Growing up in Palisades Park, Harwood was familiar with the Texaco gas station toys, but to his eye they didn’t compare to the Hess trucks. “Hess was the first oil company to design original toys in a series and retain control of the molds for their trucks,” Harwood says. “You couldn’t get them anywhere but from a Hess station.”

By the time Harwood bought the Voyager tanker ship two years later, he was in love with the Hess toys. He got chummy with gas station owners and even Hess executives, who, he says, would tell him how many trucks were manufactured in a given year, tip him off about special-edition trucks not sold to the public, and enlighten him as to why no Hess toys came out in 1973, 1979, or 1981. “Leon Hess thought it wouldn’t be a good thing to promote the sale of gasoline when gasoline was in short supply,” Harwood says.

In 1991 Harwood also published a price guide. He started buying and selling Hess toys as well, referring to himself as the Hess Toy Truck Collector, but the company’s legal department sent him a cease-and-desist letter, forbidding him to use the company’s trademarked name. So Harwood shortened his moniker to the Toy Truck Collector. Over the next dozen years, Harwood says, he racked up nearly $2 million in annual sales of his book, price guide, and collectible toys. He established standards for pricing, with the most valuable toys labeled MIB, for mint-in-box, referring to a toy whose box had never been unsealed. (That 1964 truck, the original? Today, in mint condition, it would fetch up to $3,000.) And he’d warn collectors whenever he sniffed attempts to flood the burgeoning market with fakes and knock-offs—“toys that Hess never made but somebody put a Hess logo on,” he says.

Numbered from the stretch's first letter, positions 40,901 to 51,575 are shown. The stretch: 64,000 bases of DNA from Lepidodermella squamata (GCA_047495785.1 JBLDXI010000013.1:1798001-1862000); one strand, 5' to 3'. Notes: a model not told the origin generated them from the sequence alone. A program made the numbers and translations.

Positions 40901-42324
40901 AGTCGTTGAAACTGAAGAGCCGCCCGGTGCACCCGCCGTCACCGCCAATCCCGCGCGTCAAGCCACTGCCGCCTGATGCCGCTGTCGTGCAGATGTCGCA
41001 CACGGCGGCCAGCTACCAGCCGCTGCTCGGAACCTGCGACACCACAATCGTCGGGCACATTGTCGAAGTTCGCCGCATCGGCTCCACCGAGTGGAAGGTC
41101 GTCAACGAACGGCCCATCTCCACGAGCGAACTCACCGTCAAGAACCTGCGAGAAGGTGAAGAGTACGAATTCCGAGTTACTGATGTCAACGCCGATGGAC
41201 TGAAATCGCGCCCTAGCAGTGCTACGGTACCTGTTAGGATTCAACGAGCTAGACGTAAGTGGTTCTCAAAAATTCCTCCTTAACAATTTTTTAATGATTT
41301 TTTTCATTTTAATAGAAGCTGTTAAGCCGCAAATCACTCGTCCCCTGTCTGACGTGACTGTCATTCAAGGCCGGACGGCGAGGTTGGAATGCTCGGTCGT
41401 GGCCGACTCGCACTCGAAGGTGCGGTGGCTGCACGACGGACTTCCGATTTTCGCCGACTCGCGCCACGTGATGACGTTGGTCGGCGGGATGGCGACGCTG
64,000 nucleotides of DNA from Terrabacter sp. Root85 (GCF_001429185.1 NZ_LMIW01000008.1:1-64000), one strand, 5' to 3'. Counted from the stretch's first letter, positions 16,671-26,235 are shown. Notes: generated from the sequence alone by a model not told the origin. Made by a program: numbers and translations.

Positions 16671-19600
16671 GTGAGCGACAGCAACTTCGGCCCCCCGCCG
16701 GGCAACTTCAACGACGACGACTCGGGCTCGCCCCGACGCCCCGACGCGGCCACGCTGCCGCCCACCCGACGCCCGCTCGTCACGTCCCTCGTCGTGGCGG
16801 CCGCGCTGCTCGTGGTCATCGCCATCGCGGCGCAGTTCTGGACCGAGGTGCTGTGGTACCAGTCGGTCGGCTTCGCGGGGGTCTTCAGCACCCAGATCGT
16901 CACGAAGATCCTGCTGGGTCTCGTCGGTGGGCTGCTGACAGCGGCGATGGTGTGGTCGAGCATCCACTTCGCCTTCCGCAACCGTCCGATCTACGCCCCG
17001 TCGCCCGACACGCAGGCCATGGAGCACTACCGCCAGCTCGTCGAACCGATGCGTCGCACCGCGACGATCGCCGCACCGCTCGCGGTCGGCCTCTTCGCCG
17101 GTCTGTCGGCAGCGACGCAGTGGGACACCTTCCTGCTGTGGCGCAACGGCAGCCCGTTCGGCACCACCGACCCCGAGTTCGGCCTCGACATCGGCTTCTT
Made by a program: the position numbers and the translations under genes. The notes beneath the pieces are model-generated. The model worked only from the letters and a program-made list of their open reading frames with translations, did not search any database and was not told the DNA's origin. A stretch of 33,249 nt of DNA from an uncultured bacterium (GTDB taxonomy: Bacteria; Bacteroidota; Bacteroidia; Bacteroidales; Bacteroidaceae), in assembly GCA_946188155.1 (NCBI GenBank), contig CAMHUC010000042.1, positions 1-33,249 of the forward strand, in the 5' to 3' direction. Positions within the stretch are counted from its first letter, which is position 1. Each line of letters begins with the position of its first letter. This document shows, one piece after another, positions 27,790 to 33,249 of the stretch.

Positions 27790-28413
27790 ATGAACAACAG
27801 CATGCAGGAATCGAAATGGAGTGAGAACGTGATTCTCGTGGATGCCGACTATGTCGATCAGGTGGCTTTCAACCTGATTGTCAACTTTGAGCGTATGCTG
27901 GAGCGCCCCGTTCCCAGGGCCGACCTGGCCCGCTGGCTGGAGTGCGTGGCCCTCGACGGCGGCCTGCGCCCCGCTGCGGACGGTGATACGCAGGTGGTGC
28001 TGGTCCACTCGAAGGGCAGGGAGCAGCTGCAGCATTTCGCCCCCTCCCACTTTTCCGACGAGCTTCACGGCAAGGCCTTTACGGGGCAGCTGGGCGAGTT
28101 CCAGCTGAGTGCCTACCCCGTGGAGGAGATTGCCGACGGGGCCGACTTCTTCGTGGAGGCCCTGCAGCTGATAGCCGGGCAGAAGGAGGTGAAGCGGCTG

In 1995 Harwood started another business, Taylor Made Trucks, designing and manufacturing trucks for rival oil companies Amoco, Shell, Union, and Texaco, as well as for Hershey Foods, Wawa Food Markets, Lionel Trains, Sears, NJ Transit (a flatbed truck that carries a caboose), and the New Jersey State Police Benevolent Association (a tanker truck bearing a sign warning that it contains pepper spray). Harwood says that he grossed $4 million a year from making toy trucks, though few of his trucks were best sellers—and none sold as well as the Hess toys.

Thanksgiving Day sales of the Hess truck generated so many crowds, says the former Hess executive, that police departments all over New Jersey were complaining. “They didn’t want to have to call out their officers for holiday duty when they should be home with their families,” he says. “So we decided to move up the sales date a few days, just to take the heat off.” On the day the truck went on sale in November 1999, the company sold more than 580,000 of them, a single-day sales record, according to Jay Wilson, the vice president of investor relations for Hess.

Harwood once sent a copy of The Hess Toy Truck Collector to Leon Hess, who wrote back congratulating him “for a very professional accomplishment.” “That’s all I ever heard from him,” Harwood says. Although he stopped designing and making his own toy trucks two years ago, Harwood continues to publish his price guide, whose mailing list contains the names of some 49,000 collectors across America. And he still buys Hess trucks, though how many, and for whom, he won’t say. “Is there a Christmas tree in a house in the state of New Jersey that won’t have a Hess truck under it?” he asks.

Well, maybe one. Harwood’s son won’t get a Hess truck this year.

“He collects Texaco,” Harwood sighs.

Bill Kent wrote about New Jersey’s record-setting roller coasters in the May issue.